San Diego County will probably be getting a brand new sheriff. What adjustments may observe?


For years, critics have referred to as for reforms in legislation enforcement, together with altering how officers work together with neighborhood members, acknowledging that racial bias exists throughout the system and taking honest motion to counteract it.

These calls for have been amplified in 2020, after George Floyd was killed by Minneapolis police, and folks throughout the U.S. marched by the 1000’s in protest.

So what adjustments — if any — may the general public count on when San Diego County voters choose a brand new sheriff, the primary in a dozen years?

The 2 candidates — Kelly Martinez, the county’s undersheriff, and John Hemmerling, former chief of the San Diego metropolis legal professional’s prison prosecutions unit — every say they are going to take a high to backside take a look at the division with a watch towards making enhancements.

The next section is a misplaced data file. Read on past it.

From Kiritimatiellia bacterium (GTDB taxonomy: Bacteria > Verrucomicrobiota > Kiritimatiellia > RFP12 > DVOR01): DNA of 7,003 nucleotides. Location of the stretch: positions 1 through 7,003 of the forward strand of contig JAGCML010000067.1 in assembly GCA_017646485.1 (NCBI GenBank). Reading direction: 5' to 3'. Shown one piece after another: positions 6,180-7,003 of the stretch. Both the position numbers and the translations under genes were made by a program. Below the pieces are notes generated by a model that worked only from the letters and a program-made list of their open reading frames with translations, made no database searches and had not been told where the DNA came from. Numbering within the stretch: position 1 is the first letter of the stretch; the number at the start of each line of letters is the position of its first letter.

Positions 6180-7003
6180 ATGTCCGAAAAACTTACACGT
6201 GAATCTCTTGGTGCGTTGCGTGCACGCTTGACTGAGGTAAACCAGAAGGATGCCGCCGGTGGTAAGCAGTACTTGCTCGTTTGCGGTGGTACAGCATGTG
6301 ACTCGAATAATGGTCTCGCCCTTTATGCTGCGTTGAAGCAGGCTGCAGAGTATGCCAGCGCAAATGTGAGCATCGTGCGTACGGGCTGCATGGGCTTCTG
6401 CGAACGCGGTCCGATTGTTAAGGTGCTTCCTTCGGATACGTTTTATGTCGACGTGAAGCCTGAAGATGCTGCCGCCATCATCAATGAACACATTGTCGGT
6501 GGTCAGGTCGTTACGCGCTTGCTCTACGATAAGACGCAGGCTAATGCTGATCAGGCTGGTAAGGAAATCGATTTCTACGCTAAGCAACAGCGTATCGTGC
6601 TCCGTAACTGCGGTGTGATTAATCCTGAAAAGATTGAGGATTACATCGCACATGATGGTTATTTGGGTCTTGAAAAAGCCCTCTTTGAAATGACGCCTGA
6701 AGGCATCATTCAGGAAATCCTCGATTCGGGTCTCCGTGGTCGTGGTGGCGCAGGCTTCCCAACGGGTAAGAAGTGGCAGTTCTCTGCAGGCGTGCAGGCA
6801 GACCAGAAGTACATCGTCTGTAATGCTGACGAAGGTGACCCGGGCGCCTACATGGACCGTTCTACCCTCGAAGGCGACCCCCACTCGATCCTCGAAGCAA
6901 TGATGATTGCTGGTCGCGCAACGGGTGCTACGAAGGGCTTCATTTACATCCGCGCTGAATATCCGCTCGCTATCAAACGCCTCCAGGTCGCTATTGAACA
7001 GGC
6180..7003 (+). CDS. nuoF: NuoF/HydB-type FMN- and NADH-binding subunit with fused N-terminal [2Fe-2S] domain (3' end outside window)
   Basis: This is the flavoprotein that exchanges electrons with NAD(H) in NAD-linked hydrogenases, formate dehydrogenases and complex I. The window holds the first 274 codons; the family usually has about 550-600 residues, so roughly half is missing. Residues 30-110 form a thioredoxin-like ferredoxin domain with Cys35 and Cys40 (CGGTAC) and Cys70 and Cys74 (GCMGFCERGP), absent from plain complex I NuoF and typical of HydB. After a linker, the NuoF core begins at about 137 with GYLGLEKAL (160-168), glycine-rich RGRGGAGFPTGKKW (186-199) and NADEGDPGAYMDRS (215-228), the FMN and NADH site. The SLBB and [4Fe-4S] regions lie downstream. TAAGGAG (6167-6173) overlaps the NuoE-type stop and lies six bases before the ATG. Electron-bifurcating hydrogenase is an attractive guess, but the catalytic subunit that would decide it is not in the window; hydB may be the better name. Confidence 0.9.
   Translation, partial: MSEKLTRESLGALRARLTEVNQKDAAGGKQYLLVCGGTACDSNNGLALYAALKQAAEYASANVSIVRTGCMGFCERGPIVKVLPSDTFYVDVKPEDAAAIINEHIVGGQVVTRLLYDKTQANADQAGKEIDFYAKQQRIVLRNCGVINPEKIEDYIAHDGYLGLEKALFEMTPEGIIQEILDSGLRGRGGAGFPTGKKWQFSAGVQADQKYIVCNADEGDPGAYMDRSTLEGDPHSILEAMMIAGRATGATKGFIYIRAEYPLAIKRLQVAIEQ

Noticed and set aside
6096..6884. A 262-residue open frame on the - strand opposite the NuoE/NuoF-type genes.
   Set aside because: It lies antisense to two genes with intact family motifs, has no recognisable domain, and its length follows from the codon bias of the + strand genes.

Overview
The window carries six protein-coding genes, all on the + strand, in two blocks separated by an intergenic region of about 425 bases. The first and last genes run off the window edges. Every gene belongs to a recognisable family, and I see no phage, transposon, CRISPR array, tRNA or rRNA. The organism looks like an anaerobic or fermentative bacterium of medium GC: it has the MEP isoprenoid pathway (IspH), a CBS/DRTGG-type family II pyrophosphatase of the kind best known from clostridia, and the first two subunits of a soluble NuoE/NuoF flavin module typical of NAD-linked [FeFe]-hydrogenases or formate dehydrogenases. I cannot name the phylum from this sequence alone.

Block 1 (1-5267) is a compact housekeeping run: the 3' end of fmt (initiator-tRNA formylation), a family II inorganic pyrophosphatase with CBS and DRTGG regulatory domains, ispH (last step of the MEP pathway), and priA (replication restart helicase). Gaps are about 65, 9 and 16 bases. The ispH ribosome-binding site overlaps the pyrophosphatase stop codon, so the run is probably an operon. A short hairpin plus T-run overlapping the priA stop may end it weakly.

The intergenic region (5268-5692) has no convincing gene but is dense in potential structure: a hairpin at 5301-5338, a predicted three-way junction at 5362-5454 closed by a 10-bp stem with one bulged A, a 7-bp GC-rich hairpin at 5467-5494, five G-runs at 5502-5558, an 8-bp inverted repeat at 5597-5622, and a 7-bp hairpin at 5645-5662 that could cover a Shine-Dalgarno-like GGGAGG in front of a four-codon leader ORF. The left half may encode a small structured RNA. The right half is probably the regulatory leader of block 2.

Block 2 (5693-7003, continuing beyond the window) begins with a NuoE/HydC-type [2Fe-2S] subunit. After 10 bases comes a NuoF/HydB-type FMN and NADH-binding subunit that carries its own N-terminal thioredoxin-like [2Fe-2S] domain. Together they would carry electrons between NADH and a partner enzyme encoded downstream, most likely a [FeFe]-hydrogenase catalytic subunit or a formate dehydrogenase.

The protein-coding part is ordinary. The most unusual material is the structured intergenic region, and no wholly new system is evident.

“I’m not shying away from this in any respect,” Martinez stated. “I’m actually excited concerning the alternative to sort of shepherd in a whole lot of these foundational adjustments that I believe our division wants and is prepared for — every part from the jails to the way in which that we work with our communities, and our workers, insurance policies and coaching.”

Hemmerling stated the general public “absolutely can’t be proud of the established order in place” on the Sheriff’s Division even when the individuals on the high try to make change.

“Both these insurance policies and procedures aren’t working,” he stated, “or they don’t have efficient management to make certain these are being finished correctly, and have correct oversight and observe up.”